Poet Charles Hughes teaches us something about poetry—and about the evening sky. When you see the sky of a fading day, late afternoon turning to twilight, you may see a sky of sunlit and kaleidoscopic brilliance, or a sky of muted pastel color, or even neutral grays and whites and fading blues. Hughes sees those things, too. But he also sees life.
His latest collection, The Evening Sky, is a slender volume of 31 poems exploring and honoring family, memory, people, children, Christmas, faith, and joy. One poem, “Elegy for My Father,” contains six connected poems exploring key events in his father’s life—events that shaped that life, and thus his own.
Retired from the practice of law, Hughes is a poet who sees his own evening sky. His poems show a growing awareness of both mortality and the understanding of what truly matters in a life. As you age, what matters, what brings joy, is not what someone’s politics might be but the simple act of holding your wife’s hand as you fall asleep at night.
Doxology at Sixty-Six
This poem won’t paint scarlet injustices—
Or poke around inside an open wound
Time hasn’t healed—or fear the fears festooned
Across the future’s pitch-dark passages.
Joy is real. Joy comes and goes, but joy does come,
The way a prayed-for summer storm blows in
(Though minus the big-crazy-dog-like din).
From love, I’d say, if asked where joy comes from.
We’ve been out to a movie. We’re in bed.
We read, then switch the lamps off, kiss goodnight.
Hands find each other. Fingers interlace.
Earth’s pain grinds on (we’re past being misled)
But now gets swept away from the mind’s sight
By joy seeming to overflow a place
Apart—joy troubled less than a lush trace
Of spring—unearthly joy. I know her face.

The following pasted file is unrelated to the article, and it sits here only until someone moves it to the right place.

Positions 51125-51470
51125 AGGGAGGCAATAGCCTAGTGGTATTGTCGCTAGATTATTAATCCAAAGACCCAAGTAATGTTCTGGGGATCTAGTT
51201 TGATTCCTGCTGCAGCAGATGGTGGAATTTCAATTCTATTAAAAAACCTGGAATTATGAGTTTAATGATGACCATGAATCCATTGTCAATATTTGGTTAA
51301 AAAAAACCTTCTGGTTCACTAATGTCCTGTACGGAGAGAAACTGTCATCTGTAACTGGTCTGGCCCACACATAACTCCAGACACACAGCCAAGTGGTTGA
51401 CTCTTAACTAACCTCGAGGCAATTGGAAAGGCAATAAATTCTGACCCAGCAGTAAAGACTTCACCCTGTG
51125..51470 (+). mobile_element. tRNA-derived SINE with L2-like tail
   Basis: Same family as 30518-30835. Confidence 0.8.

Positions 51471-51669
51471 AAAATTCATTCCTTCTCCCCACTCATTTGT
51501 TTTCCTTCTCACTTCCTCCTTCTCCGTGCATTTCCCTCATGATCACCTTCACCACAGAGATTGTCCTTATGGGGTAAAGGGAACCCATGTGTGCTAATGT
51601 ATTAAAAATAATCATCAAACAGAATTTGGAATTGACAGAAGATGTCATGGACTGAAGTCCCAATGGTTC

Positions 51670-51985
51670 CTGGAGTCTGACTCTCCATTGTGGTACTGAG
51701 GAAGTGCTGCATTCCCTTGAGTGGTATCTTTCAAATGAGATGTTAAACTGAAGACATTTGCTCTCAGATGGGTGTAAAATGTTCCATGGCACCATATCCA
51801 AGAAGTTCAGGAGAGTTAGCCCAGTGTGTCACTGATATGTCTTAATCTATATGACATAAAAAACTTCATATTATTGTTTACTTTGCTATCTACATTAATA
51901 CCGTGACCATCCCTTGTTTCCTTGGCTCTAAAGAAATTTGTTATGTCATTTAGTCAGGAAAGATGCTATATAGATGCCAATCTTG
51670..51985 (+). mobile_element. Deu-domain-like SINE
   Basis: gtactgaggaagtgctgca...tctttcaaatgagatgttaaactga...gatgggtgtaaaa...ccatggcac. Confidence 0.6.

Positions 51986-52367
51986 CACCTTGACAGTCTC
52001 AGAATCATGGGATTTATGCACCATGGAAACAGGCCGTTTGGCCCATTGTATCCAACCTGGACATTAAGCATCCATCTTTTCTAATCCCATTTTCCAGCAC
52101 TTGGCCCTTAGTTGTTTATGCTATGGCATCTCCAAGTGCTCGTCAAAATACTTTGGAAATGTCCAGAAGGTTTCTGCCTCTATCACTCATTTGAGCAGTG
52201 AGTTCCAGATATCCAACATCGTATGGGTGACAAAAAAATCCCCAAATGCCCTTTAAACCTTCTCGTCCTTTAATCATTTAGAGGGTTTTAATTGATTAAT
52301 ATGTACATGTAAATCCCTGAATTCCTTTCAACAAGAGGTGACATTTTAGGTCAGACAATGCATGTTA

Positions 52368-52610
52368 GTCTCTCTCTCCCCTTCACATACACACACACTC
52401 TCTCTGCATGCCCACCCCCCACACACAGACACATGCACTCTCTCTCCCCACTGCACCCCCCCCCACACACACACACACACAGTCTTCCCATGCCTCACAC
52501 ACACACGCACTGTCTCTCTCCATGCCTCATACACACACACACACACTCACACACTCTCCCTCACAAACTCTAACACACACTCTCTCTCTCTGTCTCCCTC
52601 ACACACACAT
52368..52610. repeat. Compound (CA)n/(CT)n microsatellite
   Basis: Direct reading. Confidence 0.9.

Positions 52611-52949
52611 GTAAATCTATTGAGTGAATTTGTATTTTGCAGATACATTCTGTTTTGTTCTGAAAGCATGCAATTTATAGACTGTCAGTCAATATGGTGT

This sense of quiet blessing permeates the poems. This is especially true for the blessing of memory and remembrance, which can be a tricky thing. But even when it can deceive and disguise, memory can itself be a blessing—the memory of a boy thinking of playing football after school while the Vietnam War rages, a special baseball game, moving to a house you love but your parents can’t afford, a conversation overheard at the library.
A native of Chicago, Hughes received his B.A. and law degrees from Augustana College in Illinois. He worked as a lawyer for 33 years until his retirement. His first poetry collection, Cave Art, was published in 2014. His poems have been published in numerous literary and religious publications, including Alabama Literary Review, The Christian Century, Iron Horse Literary Review, Literary Matters, Sewanee Theological Review, and others. He received the Edgar Bowers Award from the Georgia Poetry Society in 2013, was the 2015 River Readings Poet at Augustana College, and served as the Walter Dakin Poetry Fellow at the Sewanee Writers Conference in 2016. He and his wife Bunny live in Chicago.
The Evening Sky displays the poetry that is life, the poetry that reminds us of what matters in life. As he writes in the final poem, “Loves Keeps the Evening Sky,” it is the memory of a dive across home plate in a boyhood baseball game that taught him “a certain confidence, / A sudden-onset faith in time itself –—/ In time’s forbearance.” It’s a lovely, profound collection.
How to Read a Poem uses images like the mouse, the hive, the switch (from the Billy Collins poem)—to guide readers into new ways of understanding poems. Anthology included.
“I require all our incoming poetry students—in the MFA I direct—to buy and read this book.”
—Jeanetta Calhoun Mish
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